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Using Data in the Math Classroom

July 17, 2015


Teacher Tips for Turning Data into Insights

D-A-T-A, data, data, data! You cannot turn a corner these days without the word data being part of the conversation among teachers. With so many forms of data available, it is hard to determine which types are most useful for finding insights wile using data in the classroom. Moreover, looking at a single type of data is not going to give you a complete picture of a student—combining data from various sources can. In this post, I explain the types data teachers should consider and how the role of each stakeholder affects the use and success of data-driven math instruction in the classroom.

Taking the Data Dive
There are many forms of data available, and choosing data that best fits your school’s vision can be challenging. However, if chosen correctly, data can help address areas of weakness and strengths to better provide a clearer picture of how to drive instruction to help students’ needs at an individual level. Having timely access to data is critical for incorporating learning solutions into the classroom routine. Below are a few options that allow teachers to create more meaningful lessons for students.

  • Interactive online or Blended Learning programs: These track student data and produce real-time reports. These reports assist teachers in creating differentiated groups within the classroom and contribute to lesson planning.
  • Data dashboards: These present data insights gathered over time and allows teachers to track student growth and proficiency—and take instructional action.
  • Benchmarks and other formative assessments: These help teachers assess where students stand within a current unit or set of standards.

School Support Systems
Establishing a data-driven culture for student learning begins with strong administrative support. Since each school has a unique set of strengths and weaknesses, it is important for the school’s administration to create a supportive environment where educator input helps determine the school’s greatest needs.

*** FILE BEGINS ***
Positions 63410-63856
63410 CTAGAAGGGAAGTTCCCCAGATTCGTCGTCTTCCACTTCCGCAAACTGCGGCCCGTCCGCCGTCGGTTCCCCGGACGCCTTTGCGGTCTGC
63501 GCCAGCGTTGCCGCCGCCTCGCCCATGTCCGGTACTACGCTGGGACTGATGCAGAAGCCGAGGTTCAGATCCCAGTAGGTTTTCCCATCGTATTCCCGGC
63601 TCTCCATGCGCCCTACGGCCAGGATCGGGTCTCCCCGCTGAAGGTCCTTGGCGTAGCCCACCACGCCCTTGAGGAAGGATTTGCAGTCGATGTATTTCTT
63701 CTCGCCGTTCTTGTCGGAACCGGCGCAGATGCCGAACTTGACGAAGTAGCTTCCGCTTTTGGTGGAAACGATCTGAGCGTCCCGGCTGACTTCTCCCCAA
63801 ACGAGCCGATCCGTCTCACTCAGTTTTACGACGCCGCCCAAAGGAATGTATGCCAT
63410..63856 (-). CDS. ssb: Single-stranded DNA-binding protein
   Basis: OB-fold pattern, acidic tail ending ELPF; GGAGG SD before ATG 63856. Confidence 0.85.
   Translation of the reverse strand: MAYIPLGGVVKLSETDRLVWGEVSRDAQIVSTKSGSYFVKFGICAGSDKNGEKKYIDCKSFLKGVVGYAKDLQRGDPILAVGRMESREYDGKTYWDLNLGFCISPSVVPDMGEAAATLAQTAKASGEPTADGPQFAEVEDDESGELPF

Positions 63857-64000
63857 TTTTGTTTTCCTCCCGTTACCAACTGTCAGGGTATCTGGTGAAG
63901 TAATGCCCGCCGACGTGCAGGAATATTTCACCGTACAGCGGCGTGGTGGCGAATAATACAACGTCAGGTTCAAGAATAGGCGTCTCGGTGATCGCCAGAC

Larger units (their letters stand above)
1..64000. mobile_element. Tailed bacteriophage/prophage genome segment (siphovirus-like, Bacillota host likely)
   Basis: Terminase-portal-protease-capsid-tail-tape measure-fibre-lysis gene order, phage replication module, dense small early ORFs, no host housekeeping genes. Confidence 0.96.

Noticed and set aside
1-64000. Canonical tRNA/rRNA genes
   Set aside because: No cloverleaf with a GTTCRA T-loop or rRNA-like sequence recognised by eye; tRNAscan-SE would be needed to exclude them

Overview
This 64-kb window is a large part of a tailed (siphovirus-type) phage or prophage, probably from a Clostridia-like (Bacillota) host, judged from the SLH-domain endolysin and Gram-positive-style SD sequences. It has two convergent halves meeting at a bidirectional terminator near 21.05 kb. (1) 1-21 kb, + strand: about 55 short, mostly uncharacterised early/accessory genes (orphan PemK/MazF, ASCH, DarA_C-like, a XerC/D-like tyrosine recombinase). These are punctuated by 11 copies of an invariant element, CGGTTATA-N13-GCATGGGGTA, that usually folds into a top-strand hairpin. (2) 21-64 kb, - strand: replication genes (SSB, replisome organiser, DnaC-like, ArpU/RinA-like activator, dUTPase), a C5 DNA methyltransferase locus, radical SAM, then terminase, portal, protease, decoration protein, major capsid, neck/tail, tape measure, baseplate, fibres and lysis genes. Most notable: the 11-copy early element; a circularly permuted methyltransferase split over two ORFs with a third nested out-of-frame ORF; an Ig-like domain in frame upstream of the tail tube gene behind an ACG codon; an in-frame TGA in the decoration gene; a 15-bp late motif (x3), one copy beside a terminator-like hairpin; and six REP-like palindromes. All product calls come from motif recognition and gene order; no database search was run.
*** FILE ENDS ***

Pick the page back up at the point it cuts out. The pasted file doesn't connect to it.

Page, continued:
• Know the plan: Once needs have been determined, the administrative team can then provide a clear vision for teachers, be supportive of collaboration time, and review data both horizontally and vertically. By taking on the role of coach and guide, administrators can provide constructive feedback as well as showcase success stories.
  • Organize a data team: Another key to success is to organize a team consisting of members who can and want to analyze data. The team should contain a variety of educators from different disciplines and grade levels. Having time to collaborate as a team is important and team members need to establish a consistent meeting time and place. This will allow them the opportunity to analyze data, develop and implement solutions, and monitor outcomes.


The Teacher’s Role
Being part of a team, such as a professional learning community (PLC), provides a support system among teachers when analyzing data. A successful PLC is one where teachers set expectations, create an environment where all teachers can have a voice, analyze common data, and share best practices. Having the same assessments across disciplines allows teachers to pinpoint weakness against standards, but will also allow for discussions and coaching.

The weekly assessments should be 5–10 questions per assessment and can be administered in a variety of ways to fit varied teaching styles:

  • Paper and pencil
  • Classroom response systems (clickers)
  • Educational classroom websites such as Edmodo

The Student’s Role
Involving students in the data process takes buy-in on the part of the student, and this can happen in several ways:

  • Share results with students and parents on a regular basis.
  • Have students track their progress. Teaching students to follow their own progress makes the data more relevant and encourages students to take ownership of their performance—some teachers use a folder to collate test scores for students, while other use digital tools.
  • BYOD (Bring Your Own Device) can be used to enhance blended learning. By creating a student-centered learning environment, students are placed in control of their learning and can learn to work independently, at their own pace.

Analyzing data to drive instruction sets up classrooms where students can be successful, as instruction is geared toward student needs, not the other way around. Schools need support and vision, and this can come from peers, data coaches, data teams, and/or the administration. Regardless of an individual educator’s comfort level with data, everyone’s participation makes for a stronger school, as shown by the data. Want more on data in the classroom? Catch up on Dr. Gregory Firn’s latest blog series that takes a deeper dive into creating a data-driven culture.



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